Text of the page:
Genesis Equilibrium Ti – review

The Genesis Equilibrium Ti is a machine whose release we’d long anticipated.

Our First Look article in late September focused on the details of the frame and its various components. We’ll focus here on how it performed.

TheGenesis Equilibrium Ti. We swapped the supplied rolling stock for Mavic’s Ksyrium Elite wheelset

The Equilibrium Ti is a fine machine but one that will perhaps suffer by comparison with the excellent Reynolds 725 version in the opinion of riders who already own the steel incarnation. We expected more zip, more vim, more vigor from this new, more expensive Equilibrium. Instead, we received another helping of the considered, dependable, straight talking and fun handling so beloved of our 725 ‘Test Rig’. While this Ti version lacked the springy vitality of its steel brother, it was lighter, and will doubtless offer greater longevity from its inherent resistance to corrosion.

Let’s take a closer look.

The frame is fabricated from the easiest of the titanium alloys to work into the shape of a bicycle frame: 3Al/2.5V. Here, it is double butted and seamless. The front end starts with the now sadly departed, XX44 oversize headtube from the titanium Latitude Ti bike (fear not, road friends – this is fabulous heritage, and not to be sniffed at).

The oversized top and down tubes look simple in comparison to the beautifully sculpted chainstays which are squeezed vertically to provide clearance at the bottom bracket, and in the mid section are flattened horizontally to increase the ‘dissipation of vibrations’. Neat cowled rear dropouts finish off the chainstays and connect to the super thin seatstays, also flattened to enhance comfort.

Our final test ride was conducted in perfect autumn conditions

The Equibrium Ti handled every bit as well as it’s steel stable mate, largely due to a shared geometry. This makes the Equilibrium a superb descender regardless of the cloth from which it is cut; one that felt well connected to the ground in corners. Neutral handling can be dull, but the Equilibrium does not fall into this category; it is instead dependable, providing sufficient feedback through the carbon fork and titanium rear end to inform the rider what is going on beneath the 25c Continental tyres.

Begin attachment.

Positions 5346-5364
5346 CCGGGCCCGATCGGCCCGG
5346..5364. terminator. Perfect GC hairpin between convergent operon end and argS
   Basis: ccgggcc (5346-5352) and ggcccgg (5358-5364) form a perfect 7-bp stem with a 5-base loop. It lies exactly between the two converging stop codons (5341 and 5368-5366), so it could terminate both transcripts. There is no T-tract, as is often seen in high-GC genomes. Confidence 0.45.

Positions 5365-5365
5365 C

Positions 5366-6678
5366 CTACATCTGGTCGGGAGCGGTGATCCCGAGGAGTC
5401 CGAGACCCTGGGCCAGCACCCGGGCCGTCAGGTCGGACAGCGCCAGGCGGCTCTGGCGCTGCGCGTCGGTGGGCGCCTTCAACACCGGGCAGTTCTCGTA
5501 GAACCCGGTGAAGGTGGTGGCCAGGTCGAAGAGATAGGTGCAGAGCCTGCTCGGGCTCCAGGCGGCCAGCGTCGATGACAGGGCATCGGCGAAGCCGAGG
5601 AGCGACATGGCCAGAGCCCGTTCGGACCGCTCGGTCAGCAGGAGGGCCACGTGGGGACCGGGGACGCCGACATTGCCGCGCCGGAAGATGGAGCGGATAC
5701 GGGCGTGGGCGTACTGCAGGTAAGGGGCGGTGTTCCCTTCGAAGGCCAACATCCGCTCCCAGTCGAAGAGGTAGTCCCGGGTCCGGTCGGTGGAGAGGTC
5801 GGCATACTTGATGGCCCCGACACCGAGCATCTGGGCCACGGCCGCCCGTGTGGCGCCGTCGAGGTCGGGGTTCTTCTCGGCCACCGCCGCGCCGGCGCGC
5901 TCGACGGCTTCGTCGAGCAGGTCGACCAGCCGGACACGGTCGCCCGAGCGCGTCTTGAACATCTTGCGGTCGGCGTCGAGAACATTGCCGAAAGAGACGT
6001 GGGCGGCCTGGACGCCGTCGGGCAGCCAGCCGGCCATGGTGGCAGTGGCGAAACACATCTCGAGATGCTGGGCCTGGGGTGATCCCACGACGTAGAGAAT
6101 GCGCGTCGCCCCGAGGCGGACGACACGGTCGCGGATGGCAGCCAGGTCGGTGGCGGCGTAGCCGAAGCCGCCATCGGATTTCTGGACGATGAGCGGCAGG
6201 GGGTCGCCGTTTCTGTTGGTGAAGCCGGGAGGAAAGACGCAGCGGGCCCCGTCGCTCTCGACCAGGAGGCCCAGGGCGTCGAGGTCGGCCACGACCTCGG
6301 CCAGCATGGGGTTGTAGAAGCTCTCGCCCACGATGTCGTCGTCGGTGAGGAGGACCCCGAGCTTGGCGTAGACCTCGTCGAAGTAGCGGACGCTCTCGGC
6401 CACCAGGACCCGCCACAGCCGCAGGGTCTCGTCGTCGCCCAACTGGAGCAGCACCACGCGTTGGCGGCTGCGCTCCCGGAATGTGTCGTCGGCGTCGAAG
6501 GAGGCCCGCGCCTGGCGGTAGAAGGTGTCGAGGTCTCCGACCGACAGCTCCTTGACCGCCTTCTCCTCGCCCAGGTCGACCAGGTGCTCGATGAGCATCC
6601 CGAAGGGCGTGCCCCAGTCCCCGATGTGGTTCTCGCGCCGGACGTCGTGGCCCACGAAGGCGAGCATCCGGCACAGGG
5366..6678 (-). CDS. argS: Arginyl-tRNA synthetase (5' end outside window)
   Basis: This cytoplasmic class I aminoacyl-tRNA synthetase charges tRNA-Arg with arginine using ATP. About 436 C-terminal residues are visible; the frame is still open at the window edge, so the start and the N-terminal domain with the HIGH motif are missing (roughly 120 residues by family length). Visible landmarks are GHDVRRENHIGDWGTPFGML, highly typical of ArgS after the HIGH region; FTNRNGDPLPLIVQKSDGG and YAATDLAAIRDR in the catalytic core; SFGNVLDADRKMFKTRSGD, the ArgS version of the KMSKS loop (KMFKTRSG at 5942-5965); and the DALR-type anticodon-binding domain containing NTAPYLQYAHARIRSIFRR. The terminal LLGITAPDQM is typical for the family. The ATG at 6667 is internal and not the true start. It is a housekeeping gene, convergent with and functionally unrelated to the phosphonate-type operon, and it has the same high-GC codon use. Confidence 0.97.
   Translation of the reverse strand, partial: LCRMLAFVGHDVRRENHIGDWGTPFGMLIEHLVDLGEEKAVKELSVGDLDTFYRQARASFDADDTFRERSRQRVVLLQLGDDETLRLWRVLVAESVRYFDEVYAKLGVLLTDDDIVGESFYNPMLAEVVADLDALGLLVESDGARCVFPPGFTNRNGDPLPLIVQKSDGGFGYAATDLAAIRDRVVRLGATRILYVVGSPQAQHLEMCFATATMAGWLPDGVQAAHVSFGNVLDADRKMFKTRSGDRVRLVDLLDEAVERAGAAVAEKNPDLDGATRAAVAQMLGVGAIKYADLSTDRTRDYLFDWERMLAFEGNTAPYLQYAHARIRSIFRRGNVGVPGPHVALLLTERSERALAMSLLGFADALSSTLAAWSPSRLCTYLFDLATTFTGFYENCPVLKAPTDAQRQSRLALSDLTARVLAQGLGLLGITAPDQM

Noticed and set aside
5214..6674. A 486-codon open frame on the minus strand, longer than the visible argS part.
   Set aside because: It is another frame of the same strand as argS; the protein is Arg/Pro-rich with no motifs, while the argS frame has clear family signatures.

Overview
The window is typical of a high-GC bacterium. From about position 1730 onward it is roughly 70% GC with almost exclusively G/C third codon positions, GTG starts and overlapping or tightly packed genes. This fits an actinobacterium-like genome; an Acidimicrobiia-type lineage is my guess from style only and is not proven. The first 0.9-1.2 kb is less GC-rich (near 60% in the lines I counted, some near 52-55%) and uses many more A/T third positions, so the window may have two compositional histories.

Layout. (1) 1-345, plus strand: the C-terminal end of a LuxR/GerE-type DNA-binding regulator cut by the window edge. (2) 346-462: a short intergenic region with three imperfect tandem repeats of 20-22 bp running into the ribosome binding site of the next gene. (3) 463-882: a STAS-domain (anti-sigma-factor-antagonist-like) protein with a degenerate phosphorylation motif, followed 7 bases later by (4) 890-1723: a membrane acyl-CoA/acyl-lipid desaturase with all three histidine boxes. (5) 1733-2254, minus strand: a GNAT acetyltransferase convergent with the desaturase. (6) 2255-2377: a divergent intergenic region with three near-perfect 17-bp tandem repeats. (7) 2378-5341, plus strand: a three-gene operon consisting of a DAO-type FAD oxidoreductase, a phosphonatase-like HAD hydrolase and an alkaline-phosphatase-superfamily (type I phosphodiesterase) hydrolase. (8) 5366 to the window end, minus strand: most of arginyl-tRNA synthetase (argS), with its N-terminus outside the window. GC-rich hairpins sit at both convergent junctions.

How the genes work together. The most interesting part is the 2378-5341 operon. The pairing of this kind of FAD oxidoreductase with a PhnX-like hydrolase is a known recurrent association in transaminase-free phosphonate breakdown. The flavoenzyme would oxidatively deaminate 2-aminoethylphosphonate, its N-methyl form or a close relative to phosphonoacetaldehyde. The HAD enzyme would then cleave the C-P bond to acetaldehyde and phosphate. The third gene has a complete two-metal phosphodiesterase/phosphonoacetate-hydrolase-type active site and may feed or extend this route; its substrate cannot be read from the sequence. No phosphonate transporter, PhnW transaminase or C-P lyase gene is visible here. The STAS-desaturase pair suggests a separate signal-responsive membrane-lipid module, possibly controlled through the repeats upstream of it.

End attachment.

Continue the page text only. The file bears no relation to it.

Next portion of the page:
While the front triangle is stiff, the rear has a degree of compliance. We found it a very comfortable ride, wholly suited to long days in the saddle.

We were broadly satisfied with the components. Shimano’s R650 brake caliper would perhaps have made a better choice than Tektro R317s; the former offering greater stopping power and more progressive braking in our experience. The compact bar felt a little spindly underhand when riding on the ‘tops’; a double wrap of tape would resolve this minor complaint. The wheels (more of which later), are ideal for winter miles. They rolled well and held their momentum when brought up to speed.

Opinions on the grey fork varied among riding colleagues. Gloss black would have provided a ‘collars and cuffs’ match for the stem and seatpost. Genesis may have baulked at such a commonplace selection, but we suspect it may have set off the clean lines and natural titanium finish to greater effect.

There was nothing barbed about the ride quality offered by the titanium frame

To return to the wheels: for our final ride, we swapped the supplied rolling stock (notably heavy 105 hubs laced to DT Swiss 450 rims) for a set of Mavic Ksyrium Elites, newly arrived for our winter bike project, and shaved just over a kilo from the weight of the whole bike, reducing it to 8.2kg. Our reason for the change? Genesis intend the Equilibrium Ti to be an all-season cycle, and so one required to hold its own in a fast moving summer pack as well as carry mudguards through the winter months. The former use would in our opinion necessitate a wheel upgrade (not unreasonable for a Ti-framed package retailing at £2,300; the frame costs £1,500).  As might be expected, the lighter rolling stock improved acceleration and performance uphill. Additionally, the Ksyriums demonstrated how accomplished the frame is in corners.

If you don’t already own a steel Equilibrium, and want a machine with its vaunted qualities but lighter and more resistant to corrosion, this is the bike for you. It is very good. Owners of the 725 steel incarnation may choose to delay an upgrade until sampling the 953 Volare in the Genesis pipeline.

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